The caravan headed for Ciudad Juárez's Villas de Salvarcar stadium, which was built in honor of 15 teenagers who were murdered when gunmen stormed a birthday party in 2010. That tragedy has become another symbol for a movement trying to gain acknowledgement from the government that thousands of innocent people have been killed during the war on drugs. Following those killings, Calderón came under fire for publicly calling the victims "gangsters." The mothers of the dead refused to meet him, and he was criticized by the media. The President later built the stadium to make up for his quick remarks. A young man named Edwin, the single survivor of the shootings (despite taking 11 shots), was in the crowd, holding a banner with photos of his friends who had died. "I am happy to see many people come together to end the violence," he said, listening to the testimony of a mother whose son had been killed.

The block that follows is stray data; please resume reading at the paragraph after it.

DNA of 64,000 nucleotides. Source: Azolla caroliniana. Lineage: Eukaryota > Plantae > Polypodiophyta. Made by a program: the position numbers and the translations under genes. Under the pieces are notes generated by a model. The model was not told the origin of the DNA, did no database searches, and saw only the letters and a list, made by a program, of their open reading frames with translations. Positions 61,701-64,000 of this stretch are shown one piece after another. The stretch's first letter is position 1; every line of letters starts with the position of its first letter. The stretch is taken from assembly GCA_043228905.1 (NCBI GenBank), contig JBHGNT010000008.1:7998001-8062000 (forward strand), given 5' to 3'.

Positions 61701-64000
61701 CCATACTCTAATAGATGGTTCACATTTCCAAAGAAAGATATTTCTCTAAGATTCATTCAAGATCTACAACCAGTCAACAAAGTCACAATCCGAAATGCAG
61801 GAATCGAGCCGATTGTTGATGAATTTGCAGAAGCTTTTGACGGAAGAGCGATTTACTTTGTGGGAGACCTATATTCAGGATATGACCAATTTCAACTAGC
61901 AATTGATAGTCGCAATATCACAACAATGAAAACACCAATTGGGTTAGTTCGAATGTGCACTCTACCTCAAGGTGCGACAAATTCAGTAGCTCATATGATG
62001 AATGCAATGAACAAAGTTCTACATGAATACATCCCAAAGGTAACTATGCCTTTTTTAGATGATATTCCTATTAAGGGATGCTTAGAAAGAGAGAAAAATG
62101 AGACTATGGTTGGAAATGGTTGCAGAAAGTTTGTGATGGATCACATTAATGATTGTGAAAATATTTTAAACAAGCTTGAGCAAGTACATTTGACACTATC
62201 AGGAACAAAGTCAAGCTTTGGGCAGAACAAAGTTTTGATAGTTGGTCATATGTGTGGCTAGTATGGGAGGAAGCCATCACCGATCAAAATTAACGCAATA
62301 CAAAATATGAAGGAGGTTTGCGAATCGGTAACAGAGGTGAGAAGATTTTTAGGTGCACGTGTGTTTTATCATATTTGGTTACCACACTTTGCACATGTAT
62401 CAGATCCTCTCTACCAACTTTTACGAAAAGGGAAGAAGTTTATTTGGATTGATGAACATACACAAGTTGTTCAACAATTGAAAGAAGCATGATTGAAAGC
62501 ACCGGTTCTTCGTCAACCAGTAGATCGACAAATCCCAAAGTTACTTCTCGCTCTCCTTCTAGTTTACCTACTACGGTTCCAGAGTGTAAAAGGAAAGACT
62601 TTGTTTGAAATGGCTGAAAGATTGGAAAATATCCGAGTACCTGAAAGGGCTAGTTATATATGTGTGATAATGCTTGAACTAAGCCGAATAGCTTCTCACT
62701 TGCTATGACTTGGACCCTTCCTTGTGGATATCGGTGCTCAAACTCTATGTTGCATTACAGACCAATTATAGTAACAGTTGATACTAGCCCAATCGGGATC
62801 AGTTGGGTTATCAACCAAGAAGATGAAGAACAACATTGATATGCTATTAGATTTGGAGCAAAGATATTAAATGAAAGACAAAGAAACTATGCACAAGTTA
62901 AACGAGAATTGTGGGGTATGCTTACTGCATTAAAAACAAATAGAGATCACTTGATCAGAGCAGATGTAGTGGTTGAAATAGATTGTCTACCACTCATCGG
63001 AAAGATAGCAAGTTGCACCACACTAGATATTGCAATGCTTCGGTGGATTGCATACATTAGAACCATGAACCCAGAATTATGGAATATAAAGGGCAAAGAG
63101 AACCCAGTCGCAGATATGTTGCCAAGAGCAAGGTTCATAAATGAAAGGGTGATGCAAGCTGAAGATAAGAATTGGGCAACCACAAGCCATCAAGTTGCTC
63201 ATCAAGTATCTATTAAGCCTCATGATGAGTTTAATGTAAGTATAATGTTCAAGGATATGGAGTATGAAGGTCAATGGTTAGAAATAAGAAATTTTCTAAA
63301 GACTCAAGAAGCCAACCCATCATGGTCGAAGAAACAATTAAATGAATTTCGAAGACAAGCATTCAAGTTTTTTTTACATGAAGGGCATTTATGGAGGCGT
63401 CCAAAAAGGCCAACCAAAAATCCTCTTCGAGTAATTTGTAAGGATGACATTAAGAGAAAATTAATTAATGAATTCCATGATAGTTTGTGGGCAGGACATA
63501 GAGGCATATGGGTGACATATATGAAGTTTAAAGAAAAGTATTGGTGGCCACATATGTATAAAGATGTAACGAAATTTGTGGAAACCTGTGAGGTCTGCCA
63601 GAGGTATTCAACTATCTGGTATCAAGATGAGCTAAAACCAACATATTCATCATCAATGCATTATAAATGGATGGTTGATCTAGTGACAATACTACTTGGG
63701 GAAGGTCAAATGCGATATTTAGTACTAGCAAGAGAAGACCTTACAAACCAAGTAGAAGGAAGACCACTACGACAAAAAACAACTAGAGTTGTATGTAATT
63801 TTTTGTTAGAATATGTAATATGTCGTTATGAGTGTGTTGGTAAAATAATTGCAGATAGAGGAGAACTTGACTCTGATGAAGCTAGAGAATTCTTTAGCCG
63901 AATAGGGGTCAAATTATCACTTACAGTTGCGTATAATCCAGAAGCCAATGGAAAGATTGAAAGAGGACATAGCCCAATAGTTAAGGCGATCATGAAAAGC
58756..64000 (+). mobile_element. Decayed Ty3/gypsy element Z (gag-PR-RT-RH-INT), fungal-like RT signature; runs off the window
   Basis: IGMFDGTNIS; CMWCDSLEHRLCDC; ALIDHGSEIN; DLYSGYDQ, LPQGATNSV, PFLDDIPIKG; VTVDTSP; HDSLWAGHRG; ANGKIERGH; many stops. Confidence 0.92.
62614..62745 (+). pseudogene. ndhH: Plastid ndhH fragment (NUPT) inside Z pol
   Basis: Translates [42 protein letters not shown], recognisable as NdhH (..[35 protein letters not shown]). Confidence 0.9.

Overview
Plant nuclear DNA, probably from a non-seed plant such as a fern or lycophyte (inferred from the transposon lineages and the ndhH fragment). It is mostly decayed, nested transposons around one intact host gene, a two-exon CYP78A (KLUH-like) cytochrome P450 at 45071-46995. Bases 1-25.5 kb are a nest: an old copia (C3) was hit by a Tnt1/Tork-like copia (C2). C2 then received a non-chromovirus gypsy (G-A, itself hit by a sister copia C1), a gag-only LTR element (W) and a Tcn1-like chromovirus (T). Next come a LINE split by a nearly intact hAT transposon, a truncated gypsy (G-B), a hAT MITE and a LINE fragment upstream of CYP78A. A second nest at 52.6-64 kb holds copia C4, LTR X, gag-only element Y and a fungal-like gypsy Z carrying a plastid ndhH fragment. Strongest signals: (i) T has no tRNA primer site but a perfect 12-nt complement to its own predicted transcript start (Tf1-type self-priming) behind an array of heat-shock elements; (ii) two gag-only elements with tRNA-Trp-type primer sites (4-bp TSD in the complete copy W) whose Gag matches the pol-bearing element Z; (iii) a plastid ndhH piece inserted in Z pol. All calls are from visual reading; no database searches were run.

On June 10, the caravan's final evening, hundreds of people gathered at a square in downtown Juárez to hear the organizers read the points of a national agreement made between civil-society groups from around the country. Javier Sicilia, one of the movement's leaders, whose son was allegedly killed by drug-cartel members in March, had set out to initiate direct dialogue with the government by the time the caravan arrived in Juárez, in the hopes of changing the national-security law and demilitarizing the drug issue. But because of activists' lack of trust in authorities, his effort was overhauled. In the end, a long list of requests to the government was read to the crowd, appeasing many different groups but, according to some observers, diluting the movement's mission. "No one is really happy with the pace," says Julian LeBaron, whose brother and brother-in-law were executed by the cartels in 2009 for speaking out against violence after the kidnapping of another relative. "But we did it for national unity so we can work together to reduce violence," he explains.